Crash Course in NodeJS
(This is a very thrown together, last minute talk. Please forgive everything about it.)
This is line 4. (Might be relevant later)
What is NodeJS?
What is NPM?
If you've done back-end things in other languages, you may be familiar with using libraries or dependencies. Basically this is code someone else has already written, to do common things that make your life easier.
Some basic commands to know
- npm init
- npm install --save
A node project will have a 'package.json' file which holds dependencies and some other information.
We're going to be using Cloud9, a cloud based IDE, to run these demonstrations. If you'd like to code along with me, please go ahead and create a free account at c9.io
Later if we have time, we can talk about downloading node and running it locally on your machine.
Start a Cloud9 workspace, and git clone this repo.
*** Finish instructions ***
I want to show you something cool about the commands we're typing in. We actually can access the commands from inside the file. When I console log 'process.argv' we get back an array. One is the file path to node, which is the process we're running. The second is the path to the file node is executing. The first and second commands are available here as arrays.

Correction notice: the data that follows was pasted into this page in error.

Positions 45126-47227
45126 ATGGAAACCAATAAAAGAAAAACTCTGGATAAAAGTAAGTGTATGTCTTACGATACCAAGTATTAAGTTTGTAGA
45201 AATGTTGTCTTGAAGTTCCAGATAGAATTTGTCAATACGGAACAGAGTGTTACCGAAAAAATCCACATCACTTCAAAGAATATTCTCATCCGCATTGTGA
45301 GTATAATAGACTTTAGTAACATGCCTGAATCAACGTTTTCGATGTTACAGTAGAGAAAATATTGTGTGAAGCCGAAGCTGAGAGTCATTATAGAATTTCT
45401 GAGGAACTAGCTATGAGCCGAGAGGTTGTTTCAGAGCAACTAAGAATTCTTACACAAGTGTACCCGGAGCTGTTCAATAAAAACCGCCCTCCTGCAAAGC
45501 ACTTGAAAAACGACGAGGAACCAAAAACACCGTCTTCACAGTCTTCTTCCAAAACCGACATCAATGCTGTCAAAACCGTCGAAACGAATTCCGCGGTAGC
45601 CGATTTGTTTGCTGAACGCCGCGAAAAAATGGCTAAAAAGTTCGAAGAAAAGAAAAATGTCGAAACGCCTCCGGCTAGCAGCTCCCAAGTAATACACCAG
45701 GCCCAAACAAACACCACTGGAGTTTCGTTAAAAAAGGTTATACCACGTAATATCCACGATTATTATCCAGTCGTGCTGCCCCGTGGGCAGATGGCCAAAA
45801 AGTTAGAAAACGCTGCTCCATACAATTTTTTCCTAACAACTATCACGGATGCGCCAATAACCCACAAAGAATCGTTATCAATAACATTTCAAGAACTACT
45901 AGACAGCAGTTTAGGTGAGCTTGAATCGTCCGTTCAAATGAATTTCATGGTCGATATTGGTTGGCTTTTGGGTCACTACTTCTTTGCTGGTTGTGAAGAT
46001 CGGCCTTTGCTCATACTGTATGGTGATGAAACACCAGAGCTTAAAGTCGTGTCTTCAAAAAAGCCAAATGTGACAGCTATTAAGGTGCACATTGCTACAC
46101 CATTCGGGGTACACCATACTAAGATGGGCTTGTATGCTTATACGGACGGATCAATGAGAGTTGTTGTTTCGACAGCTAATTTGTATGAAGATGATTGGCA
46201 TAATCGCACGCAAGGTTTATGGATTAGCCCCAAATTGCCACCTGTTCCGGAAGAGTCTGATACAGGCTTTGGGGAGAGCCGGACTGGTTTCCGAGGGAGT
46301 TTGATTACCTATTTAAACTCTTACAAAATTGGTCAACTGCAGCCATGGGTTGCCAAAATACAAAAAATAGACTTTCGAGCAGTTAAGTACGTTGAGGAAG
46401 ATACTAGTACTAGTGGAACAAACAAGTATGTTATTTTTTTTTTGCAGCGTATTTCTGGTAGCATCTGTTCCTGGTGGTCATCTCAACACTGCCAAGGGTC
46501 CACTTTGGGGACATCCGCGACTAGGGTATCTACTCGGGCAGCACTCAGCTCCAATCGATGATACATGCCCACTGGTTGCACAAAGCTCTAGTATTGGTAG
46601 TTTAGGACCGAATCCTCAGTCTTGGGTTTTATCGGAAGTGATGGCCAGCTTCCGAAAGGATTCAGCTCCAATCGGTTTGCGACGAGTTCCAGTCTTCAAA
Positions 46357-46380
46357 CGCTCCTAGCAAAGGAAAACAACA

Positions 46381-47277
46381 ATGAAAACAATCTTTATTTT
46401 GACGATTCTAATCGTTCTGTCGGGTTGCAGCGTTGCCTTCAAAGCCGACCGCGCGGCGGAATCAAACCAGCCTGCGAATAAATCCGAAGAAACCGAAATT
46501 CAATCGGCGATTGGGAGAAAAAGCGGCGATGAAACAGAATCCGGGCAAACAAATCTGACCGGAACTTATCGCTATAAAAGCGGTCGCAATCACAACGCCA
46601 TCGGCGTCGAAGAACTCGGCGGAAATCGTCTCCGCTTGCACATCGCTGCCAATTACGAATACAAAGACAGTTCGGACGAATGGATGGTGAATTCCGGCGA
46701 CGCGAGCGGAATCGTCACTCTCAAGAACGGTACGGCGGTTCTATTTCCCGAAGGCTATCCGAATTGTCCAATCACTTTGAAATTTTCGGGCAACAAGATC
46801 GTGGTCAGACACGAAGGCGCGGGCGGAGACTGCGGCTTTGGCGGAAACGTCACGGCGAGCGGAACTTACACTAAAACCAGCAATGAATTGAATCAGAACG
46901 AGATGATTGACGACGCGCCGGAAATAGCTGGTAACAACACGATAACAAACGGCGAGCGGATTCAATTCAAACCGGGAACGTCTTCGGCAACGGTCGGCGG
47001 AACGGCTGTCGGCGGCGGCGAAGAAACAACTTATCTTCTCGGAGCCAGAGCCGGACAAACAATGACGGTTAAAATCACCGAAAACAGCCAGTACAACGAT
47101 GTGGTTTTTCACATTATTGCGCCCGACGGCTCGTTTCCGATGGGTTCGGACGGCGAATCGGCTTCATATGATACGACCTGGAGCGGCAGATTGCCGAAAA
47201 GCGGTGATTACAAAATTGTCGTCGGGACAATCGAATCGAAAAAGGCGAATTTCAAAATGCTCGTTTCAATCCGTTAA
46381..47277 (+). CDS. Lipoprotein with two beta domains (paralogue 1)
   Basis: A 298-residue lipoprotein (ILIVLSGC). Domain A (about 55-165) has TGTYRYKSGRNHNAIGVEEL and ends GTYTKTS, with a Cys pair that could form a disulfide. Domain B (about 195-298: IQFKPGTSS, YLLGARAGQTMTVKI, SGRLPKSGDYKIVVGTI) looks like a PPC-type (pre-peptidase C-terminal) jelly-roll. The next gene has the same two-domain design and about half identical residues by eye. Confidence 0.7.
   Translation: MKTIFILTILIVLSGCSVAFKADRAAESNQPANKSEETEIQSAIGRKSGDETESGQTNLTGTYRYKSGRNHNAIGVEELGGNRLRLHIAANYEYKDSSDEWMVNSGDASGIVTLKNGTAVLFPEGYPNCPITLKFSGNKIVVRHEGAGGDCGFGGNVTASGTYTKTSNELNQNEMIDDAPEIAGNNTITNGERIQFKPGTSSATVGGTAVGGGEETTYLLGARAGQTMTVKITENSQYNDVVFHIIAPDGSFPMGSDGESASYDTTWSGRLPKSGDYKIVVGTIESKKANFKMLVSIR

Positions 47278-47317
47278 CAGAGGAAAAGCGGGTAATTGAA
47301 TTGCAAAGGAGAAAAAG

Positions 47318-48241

Just for fun, let's add a third command, any word. We can see that get console logged too, in the second index of this array. Because that's accessible from inside the file, let's see what we can do. Let's say hello to a name that we provide.
Cool, so we were able to access the terminal commands inside our file and use them as input.
Now we're going to use our first node library. This comes baked into Node already, and you can review the documentation at https://nodejs.org/dist/latest-v6.x/docs/api/. We're going to pull in the 'fs' library to be able to read a file.
We start by declaring a variable and setting it to 'require' the 'fs' library. I'm basically pulling in an Object that has a method I want to use, which reads a file. This method returns a buffer object, which we're going to convert to a string and then split into an array separating each line.
Now we're going to make a simple web server. For that we're going to bring in 'http', a baked in node library for handling web requests. The require method saves our library into a variable we can use.